A group of hackers is trying to use data they stole from Dominos’ online databases to cash in on a big payday.
Hacking group Rex Mundi says they will release roughly 650,000 passwords they hacked to the public unless Dominos agrees to pay them roughly $40,000 by tonight.
The passwords were downloaded from vulnerable Dominos servers containing data of customers from France and Belgium. Rex Mundi also says they have customer data containing full names, addresses, phone numbers, email addresses, passwords and delivery instructions.
As of right now, Dominos says they don’t plan to pay the group. They reportedly aren’t as troubled by the hacked data since no financial information – credit card numbers, PayPal information, etc. – was stolen.
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“The data hacking is isolated to the Domino’s franchise in France and Belgium, and no customer credit card or financial information was compromised,” the company said. “Domino’s customers in the UK and Republic of Ireland are not affected by this incident. The security of customer information is very important to us.”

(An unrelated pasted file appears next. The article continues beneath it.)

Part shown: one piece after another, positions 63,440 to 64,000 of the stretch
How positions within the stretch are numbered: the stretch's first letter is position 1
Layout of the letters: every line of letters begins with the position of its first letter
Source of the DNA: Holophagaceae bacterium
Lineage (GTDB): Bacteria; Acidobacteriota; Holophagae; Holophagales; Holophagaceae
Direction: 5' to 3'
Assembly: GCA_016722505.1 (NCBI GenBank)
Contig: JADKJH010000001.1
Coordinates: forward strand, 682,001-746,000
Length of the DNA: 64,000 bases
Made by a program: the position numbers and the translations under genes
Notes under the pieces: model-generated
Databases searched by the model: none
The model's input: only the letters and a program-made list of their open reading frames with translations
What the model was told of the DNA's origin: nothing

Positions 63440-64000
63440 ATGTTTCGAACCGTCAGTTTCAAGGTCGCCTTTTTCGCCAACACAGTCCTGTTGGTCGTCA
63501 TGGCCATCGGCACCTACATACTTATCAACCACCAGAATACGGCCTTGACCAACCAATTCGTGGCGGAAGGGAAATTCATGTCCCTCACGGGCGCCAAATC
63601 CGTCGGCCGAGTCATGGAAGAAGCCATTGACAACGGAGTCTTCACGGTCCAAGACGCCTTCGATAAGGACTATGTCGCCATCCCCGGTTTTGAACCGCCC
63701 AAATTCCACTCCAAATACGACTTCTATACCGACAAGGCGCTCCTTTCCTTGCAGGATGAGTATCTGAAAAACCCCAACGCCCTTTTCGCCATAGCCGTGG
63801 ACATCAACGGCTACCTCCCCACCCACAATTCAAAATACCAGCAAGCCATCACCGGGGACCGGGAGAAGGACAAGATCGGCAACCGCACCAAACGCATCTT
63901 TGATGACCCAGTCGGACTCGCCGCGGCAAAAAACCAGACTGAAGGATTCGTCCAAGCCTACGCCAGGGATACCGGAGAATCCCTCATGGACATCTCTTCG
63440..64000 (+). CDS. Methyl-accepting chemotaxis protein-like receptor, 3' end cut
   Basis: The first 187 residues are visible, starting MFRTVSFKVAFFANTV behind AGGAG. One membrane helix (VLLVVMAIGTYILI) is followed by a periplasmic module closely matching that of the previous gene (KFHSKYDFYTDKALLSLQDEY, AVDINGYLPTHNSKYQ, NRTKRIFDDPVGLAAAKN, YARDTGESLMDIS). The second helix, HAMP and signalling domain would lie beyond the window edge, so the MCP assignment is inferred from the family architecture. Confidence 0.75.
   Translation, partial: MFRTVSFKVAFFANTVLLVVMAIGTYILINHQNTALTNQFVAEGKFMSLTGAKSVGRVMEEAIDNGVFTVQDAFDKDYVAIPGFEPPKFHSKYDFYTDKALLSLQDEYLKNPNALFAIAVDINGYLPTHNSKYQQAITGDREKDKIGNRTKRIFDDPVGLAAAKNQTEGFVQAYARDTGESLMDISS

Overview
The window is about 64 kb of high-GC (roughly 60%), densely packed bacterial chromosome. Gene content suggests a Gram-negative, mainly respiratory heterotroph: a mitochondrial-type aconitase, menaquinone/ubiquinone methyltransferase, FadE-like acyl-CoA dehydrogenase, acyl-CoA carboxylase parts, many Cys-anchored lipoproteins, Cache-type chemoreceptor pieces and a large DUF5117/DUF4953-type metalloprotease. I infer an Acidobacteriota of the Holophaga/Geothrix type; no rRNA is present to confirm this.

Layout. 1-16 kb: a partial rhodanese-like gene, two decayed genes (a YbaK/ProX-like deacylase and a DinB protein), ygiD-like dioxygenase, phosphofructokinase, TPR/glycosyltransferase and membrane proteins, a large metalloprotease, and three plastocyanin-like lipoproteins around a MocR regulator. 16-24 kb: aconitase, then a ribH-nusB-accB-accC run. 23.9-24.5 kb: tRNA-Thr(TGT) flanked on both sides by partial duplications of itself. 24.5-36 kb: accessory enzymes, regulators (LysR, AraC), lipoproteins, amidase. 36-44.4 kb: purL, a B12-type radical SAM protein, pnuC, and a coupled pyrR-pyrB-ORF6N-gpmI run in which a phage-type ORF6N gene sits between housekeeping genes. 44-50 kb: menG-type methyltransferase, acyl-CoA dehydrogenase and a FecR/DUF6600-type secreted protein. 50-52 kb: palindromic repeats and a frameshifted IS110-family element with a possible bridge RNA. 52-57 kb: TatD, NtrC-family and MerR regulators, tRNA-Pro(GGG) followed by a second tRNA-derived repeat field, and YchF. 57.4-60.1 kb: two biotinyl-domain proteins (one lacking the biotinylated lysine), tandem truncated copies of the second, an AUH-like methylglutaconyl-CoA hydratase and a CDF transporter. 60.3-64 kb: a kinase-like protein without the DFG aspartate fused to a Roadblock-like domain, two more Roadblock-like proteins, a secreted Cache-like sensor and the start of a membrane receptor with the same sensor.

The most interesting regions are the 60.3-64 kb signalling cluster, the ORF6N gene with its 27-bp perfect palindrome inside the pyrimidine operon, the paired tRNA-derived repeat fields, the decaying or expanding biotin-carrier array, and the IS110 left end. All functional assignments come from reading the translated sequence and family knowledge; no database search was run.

Earlier today, several digital security experts spoke to MailOnline about Dominos' lack of encrypted personal information.
David Emm, a senior security researcher at Kaspersky Lab, said that the theft of personal information can be just as concerning as stolen financial information.
“This is especially true of passwords since, sadly, many people use the same passwords for many of (or all) their online accounts,” Emm said.